With 2014 quickly receding into history, here's a look at what blog posts AN's readers clicked on most last month. Big international stories, many with starchitects attached, abounded in New York, London, Los Angeles, Helsinki, and Rio de Janeiro. All of December's top stories point toward the future, with many under-construction projects that will be sure to dominate additional headlines this year. Here's a glimpse at what was in the news. 1. Here’s how Santiago Calatrava’s New York City transit hub got its enormous $4 billion price tag. With the final rafter installed on Santiago Calatrava’s World Trade Center Transit Hub the New York Times has done a deep-dive on how, exactly, the long-delayed structure ended up costing close to $4 billion. Read more. 2. Bjarke Ingels joins Foster and Gehry for Battersea Power Station redevelopment. Bjarke Ingels is slated to join elder architectural statesmen Norman Foster and Frank Gehry at the Battersea Power Station in London. The multi-billion dollar, mixed-use redevelopment was originally master planned by, yes, another starchitect, Rafael Viñoly. Read more. 3. LA’s Westside Urban Forum hands Renzo Piano, Peter Zumthor Darth Vader Awards. It’s good to see some good old-fashioned roasting, and that’s what the Westside Urban Forum’s WUFFIES awards are all about. Read more. 4. One of these six firms will design the new Guggenheim Helsinki. Over 1,700 proposals were submitted in the Guggenheim Foundation’s open-call competition to design a new museum in Helsinki—and now, just six teams remain. Read more. 5. Zaha Hadid’s first Brazilian project ups the level of luxury on Rio’s beachfront. Zaha Hadid will lend her futuristic style to the strip along the Copacabana Beach in Rio de Janeiro, with an 11-story luxury condo building, dubbed Casa Atlântica—the first project in Brazil for the London-based architect. Read more.
Posts tagged with "Zaha Hadid":
The days of China as a staging ground for progressive, even experimental, architecture may be numbered. High-profile projects by Rem Koolhaas, Zaha Hadid, Steven Holl, et al, while the delight of design aficionados around the world, haven't impressed Chinese President Xi Jinping—at least in a positive way. At a symposium on the arts held in Beijing at the end of last year, he made statements to the effect that "weird" buildings—an adjective that has not yet been codified—would not be welcome in the future. Government intrusion into architectural aesthetics is not, of course, without ugly precedent. Joseph Stalin—who was called "the father and friend of all Soviet architects" at the All-Union Congress in 1946—essentially conscripted architects to work for the state, forcing them to close their practices to deliver structures like the Seven Sisters, fortress-like buildings topped with Gothic-ish towers. (Un-fun fact: The project manager for these buildings was a KGB honcho, and the construction crews were composed of POWs and political prisoners.) Mies van der Rohe, in an act of cunning integrity, convinced the Third Reich of the importance of keeping the Bauhaus open, only to close the school himself in a statement of artistic principle. We wonder who among the contemporary architectural community might take such a stand—should the need arise—with regard to China.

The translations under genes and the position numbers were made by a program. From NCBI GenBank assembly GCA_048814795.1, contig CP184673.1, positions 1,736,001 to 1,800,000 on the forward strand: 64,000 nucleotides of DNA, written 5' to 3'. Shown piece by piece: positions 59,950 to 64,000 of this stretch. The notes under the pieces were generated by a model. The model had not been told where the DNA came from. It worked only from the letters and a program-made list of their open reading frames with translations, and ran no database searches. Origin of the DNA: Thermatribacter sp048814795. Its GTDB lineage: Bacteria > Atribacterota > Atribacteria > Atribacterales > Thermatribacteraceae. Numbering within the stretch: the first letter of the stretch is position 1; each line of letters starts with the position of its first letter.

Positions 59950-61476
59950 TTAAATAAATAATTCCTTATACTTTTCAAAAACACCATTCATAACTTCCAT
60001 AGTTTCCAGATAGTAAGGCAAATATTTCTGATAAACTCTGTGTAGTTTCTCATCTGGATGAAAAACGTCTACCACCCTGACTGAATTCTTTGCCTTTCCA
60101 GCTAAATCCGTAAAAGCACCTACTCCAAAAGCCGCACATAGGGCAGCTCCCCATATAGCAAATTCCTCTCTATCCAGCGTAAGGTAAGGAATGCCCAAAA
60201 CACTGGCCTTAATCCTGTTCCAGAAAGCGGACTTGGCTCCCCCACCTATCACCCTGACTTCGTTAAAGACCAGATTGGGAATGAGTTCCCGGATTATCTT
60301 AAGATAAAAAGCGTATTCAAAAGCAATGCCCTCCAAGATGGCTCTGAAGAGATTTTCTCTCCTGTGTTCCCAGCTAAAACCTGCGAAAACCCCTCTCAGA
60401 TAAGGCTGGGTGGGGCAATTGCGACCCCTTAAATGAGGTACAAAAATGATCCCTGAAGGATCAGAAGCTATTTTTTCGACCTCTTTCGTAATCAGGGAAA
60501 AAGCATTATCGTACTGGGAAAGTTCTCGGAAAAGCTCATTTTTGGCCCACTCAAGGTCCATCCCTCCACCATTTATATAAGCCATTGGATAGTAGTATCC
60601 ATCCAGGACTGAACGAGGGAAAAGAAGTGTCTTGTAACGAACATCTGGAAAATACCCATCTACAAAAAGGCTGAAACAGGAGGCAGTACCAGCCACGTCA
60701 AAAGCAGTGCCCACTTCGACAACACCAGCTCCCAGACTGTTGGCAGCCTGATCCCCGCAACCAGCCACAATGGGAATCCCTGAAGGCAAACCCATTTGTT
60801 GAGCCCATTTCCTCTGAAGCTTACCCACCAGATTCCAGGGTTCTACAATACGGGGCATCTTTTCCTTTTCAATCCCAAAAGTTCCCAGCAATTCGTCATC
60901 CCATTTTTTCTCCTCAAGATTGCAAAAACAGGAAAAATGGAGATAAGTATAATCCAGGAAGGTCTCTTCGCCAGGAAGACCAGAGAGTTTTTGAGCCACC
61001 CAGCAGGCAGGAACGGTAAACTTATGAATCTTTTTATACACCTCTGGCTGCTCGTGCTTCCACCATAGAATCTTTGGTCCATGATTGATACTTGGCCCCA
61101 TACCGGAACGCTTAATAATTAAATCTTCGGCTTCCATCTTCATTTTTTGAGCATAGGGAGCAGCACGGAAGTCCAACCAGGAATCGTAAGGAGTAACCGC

Zaha Hadid will lend her futuristic style to the strip along the Copacabana Beach in Rio de Janeiro, with an 11-story luxury condo building, dubbed Casa Atlântica—the first project in Brazil for the London-based architect. Newly released renderings show a soaring, spine-shaped facade reaching up to roughly 136 feet, abutting two other high-rises. The building will consist of 30 apartment units, each including 6-star hotel services, in addition to a spa, cinema, and rooftop pool with views of the beach and of the iconic Burle Max–designed promenade. The project, commissioned by Brazilian businessman Omar Peres, is only steps away from other high profile projects, such as Diller Scofidio + Renfro's Museum of Image and Sound. Construction is slated for the spring of 2015.
The Queen of Swoop, Zaha Hadid, has unveiled her latest project: the upcoming headquarters for Bee'ah, a waste management company based in the Middle East. The roughly 75,000-square-foot structure, in the city of Sharjah in the United Arab Emirates, keeps a low-profile in its desert environment by taking the form of the surrounding sand dunes. "The formal composition of the new Bee’ah Headquarters building has been informed by its desert context as a series of intersecting dunes orientated to optimize the prevailing Shamal winds, and designed to provide its interiors with high quality daylight and views whilst limiting the quantity of glazing exposed to the harsh sun," Zaha Hadid Architects said in a statement. The two main "dunes" of the structure rise out of the sand and intersect, creating a courtyard, or what Hadid calls "an oasis." This is intended to create a meeting space that also maximizes indirect sunlight and enhances ventilation. The "oasis" is part of the firm's overall strategy to create a LEED Platinum building that produces zero waste. "Zaha Hadid Architects will collaborate with engineer Buro Happold and environmental consultant Atelier Ten to ensure the project minimises material wastage and energy consumption," reported Deezen. "A ventilation energy recovery system will reduce the need for mechanical cooling systems, while photovoltaic cells will be integrated in the surrounding landscape to provide the building with solar power." Bee'ah will use its headquarters as an educational center that teaches the community about caring for the environment. Hadid won an international competition for the commission last year.